Today’s topic for “myth-busting” is around how arrangements for the children are approached during divorce.
The law sets out that careful consideration should be given to the particular circumstances of the case and that all decisions relating to the children must be “what is in the children’s best interests”. This takes priority over the parents’ wants/wishes for the children. The children come first.
Here is advice on the topic of children, from Amanda Phillips-Wylds, a specialist family law solicitor in Berkshire:
1.There is an automatic right for the mother to have the children living with her upon separation.
Upon separation it is for the parents to decide who the children will live and how much time they will spend with the other parent. A court will not become involved unless the parents cannot agree and they ask it to make a decision for them. If a court does become involved its decision is based upon what it thinks is in the best interests of the child, and it has a checklist of factors to measure this against. As society changes, parenting roles are evolving from traditional norms and in more and more cases fathers are taking a greater role in the care of their children. It is no longer unheard of for children to live with their father upon separation. There is no “standard”arrangement for parents to follow when agreeing how much time the children will spend with their father or mother once a relationship has broken down. The arrangements may differ during holidays and term time and they normally evolve over time and as the children grow older. 50/50 shared care is becoming a more common arrangement between separated parents.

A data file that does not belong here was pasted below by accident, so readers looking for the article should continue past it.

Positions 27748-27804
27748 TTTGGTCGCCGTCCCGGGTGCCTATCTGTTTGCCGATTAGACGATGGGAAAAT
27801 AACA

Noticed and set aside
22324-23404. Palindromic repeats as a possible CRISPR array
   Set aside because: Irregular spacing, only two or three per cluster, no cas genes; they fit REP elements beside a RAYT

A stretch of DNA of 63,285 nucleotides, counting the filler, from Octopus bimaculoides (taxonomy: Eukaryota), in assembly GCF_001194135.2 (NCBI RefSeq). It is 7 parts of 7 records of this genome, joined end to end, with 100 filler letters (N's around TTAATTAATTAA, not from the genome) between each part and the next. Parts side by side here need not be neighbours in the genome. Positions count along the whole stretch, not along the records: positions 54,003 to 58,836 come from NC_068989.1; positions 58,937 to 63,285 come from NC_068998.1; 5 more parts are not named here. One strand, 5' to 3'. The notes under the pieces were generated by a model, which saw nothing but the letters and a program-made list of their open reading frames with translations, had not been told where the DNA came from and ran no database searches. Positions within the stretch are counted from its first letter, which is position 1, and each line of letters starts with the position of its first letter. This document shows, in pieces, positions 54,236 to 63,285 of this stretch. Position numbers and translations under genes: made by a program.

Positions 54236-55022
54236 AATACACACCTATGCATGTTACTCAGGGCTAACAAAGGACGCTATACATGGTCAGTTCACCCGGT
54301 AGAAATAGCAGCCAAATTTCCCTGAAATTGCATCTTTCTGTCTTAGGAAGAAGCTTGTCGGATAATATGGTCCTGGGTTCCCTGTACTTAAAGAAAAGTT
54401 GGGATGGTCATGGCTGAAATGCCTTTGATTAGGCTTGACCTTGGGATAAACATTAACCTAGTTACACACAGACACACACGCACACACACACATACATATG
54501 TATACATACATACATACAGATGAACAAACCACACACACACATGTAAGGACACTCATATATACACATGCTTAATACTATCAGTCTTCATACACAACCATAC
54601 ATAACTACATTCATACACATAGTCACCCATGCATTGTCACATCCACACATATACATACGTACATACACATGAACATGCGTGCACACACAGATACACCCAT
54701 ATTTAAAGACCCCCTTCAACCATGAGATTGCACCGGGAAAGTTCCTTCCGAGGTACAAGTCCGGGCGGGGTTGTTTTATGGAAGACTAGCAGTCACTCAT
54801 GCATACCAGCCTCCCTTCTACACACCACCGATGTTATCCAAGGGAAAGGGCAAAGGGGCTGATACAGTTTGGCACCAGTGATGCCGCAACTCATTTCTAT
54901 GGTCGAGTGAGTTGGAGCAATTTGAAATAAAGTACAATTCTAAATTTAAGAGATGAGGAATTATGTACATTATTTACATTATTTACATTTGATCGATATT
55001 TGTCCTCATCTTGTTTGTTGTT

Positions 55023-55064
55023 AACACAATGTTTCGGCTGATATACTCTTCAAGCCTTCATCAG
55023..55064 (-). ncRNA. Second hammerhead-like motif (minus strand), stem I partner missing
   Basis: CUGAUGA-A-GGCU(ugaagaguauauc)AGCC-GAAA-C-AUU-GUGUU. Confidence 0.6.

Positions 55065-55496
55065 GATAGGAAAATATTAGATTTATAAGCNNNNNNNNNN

2.The parent with ‘custody’ of a child has greater rights than the other.
Who a child lives with has no bearing on each parents role in making important decisions in the child’s life, or their role in caring for the child provided they each have parental responsibility. If both parents have parental responsibility they both have an equal say in all the important decisions in the child’s life, for example in relation to education, medical treatment, religion and property. The child’s mother automatically has parental responsibility for the child. The father will have parental responsibility if he was married to the mother at the time of the birth, if he is named on the child’s birth certificate (births from 01.12.03), or if he has a Parental Responsibility Agreement with the mother or an order from the court.
3. If they are not receiving child maintenance the parent whom the child is living can stop the other parent seeing the child.
There is no legal basis to stop the parent who must pay child maintenance from seeing their child if they stop paying. The remedy is to contact the Child Maintenance Service for a calculation.”
If you have found this blog helpful, click on the links below for other blogs in this series:
(To get in touch with Amanda Phillips-Wylds and to find out more about her family law services, you can contact her via her website KJS Family Solicitors).
During your divorce, it is so important for you and your ex to put aside your personal feelings towards each other when making decisions about the children. Help your children as much as possible to cope with Mum and Dad’s divorce, by approaching matters with dignity and civility. A lot of my work with clients involves support and guidance surrounding children issues during divorce.
If you have found the tips in this blog useful then you will find lots more in my ebook “Tips for Coping with Divorce” which you can download here: free ebook.
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